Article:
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The return of the Grievance Industry Road Show.

There is an old saying in the Los Angeles Police Department, one handed down to each succeeding generation of rookie cops: The LAPD badge is oval rather than star-shaped so it won’t hurt as much when somebody shoves it…well, you know the rest. Among my duties over the course of my career has been the training of young police officers freshly graduated from the police academy. One thing I have always taught the trainees placed in my care is that we should treat everyone with that level of respect they prove themselves deserving, and that if we have a legal reason for wanting someone to behave in a certain fashion we first ask him, then we tell him, then we make him, through the judicious application of violence if necessary. A cop might handle a thousand radio calls and make a hundred arrests without having to raise even his voice, much less his baton or his gun, but then there comes that one guy in a hundred who, perhaps after ingesting some mind-altering substance or another, simply refuses to go along with the program.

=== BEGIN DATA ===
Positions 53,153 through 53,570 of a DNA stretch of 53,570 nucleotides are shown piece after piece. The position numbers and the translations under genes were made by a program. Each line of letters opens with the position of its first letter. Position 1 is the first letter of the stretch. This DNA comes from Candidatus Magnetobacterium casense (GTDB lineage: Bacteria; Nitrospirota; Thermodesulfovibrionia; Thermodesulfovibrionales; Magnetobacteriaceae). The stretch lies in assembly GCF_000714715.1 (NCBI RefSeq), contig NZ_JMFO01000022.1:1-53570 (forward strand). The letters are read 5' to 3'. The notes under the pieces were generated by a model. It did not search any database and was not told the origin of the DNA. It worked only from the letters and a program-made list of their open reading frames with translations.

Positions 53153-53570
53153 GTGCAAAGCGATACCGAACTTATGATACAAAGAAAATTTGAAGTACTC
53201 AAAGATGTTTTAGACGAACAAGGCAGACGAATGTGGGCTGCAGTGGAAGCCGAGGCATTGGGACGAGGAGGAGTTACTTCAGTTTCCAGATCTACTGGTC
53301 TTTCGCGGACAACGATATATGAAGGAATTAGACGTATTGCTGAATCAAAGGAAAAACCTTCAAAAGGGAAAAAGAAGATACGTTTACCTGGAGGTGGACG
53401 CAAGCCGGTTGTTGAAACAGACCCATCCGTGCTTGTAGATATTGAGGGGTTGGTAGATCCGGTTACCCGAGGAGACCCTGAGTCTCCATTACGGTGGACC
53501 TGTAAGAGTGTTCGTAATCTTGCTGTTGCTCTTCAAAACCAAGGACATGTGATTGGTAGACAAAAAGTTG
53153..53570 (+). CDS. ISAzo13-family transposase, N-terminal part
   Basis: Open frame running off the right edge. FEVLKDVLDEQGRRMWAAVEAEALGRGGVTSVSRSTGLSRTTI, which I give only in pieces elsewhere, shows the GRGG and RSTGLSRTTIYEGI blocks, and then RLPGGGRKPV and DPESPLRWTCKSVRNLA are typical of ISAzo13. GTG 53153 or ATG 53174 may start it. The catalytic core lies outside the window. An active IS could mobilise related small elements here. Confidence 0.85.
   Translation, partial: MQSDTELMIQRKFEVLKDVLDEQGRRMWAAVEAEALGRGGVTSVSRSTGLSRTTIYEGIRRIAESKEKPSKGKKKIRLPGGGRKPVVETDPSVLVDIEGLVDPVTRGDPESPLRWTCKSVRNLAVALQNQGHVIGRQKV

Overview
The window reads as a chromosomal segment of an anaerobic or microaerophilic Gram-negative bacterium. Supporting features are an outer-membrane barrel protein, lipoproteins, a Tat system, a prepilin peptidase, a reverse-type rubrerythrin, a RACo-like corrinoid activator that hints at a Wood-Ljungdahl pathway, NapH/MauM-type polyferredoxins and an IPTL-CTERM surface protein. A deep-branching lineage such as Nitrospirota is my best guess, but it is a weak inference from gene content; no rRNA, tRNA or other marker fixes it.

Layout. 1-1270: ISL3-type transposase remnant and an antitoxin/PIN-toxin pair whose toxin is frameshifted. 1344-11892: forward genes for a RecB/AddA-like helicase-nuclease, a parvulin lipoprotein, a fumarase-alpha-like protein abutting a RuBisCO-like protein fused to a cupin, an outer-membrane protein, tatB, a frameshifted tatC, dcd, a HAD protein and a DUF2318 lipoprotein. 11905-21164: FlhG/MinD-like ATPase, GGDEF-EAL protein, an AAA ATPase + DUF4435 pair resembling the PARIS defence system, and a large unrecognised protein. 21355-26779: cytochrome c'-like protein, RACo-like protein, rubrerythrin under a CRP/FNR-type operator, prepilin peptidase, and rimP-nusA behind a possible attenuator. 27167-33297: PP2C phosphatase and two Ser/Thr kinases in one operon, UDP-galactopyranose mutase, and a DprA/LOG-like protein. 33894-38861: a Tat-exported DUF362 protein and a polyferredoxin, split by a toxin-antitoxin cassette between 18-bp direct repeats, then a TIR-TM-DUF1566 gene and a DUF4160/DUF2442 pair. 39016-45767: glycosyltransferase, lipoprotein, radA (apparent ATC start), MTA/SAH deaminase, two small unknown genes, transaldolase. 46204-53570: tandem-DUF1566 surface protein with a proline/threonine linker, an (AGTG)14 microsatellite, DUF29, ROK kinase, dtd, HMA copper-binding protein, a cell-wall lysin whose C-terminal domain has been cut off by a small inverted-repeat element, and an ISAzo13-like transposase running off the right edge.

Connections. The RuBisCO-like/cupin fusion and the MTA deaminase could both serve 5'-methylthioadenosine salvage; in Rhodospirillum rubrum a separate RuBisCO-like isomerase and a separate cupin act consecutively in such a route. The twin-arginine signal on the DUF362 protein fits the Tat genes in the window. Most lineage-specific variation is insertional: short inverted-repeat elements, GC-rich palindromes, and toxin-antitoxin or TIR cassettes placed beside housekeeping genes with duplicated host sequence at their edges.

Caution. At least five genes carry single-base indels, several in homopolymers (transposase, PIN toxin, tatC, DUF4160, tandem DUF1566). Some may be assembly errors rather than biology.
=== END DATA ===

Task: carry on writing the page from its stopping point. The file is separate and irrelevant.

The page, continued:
Such is the case in Cincinnati, where the dark clouds of controversy are once again swirling around the police department. Here is what we know: Just before six A.M. on Sunday, an employee at a White Castle restaurant in the city’s Avondale neighborhood called 9-1-1 to report a man acting strangely out in front. The man, identified later as Nathaniel Jones, 41, appeared to be passed out on the lawn, the caller said, but he was repeatedly and inexplicably shouting the word “nineteen.” A fire engine was dispatched, and shortly after arriving the firefighters requested police to respond. Two officers were dispatched for a “disorderly subject,” and soon after arriving the officers were involved in a violent struggle with Jones, much of which was captured on a police car’s video camera. On the tape the disparity in size between Jones and the officers is readily apparent: at 350 lbs., Jones appeared to outweigh both officers together. As the tape rolls, an officer can be heard telling Jones to stay back, after which Jones lunges and hits an officer in the head with his right arm. The second officer moves in, and soon all three are on the ground in front of the police car. Jones remains below the camera’s view for much of the incident, but at one point his hand is visible on one officer’s neck. Later, Jones rises to his knees to face the camera, and he appears to make a grab for one officer’s holstered pistol. At another point in the tape Jones has a grasp of an officer’s baton. More officers eventually arrive and subdue Jones, both with their bodyweight and at least one officer’s pepper spray.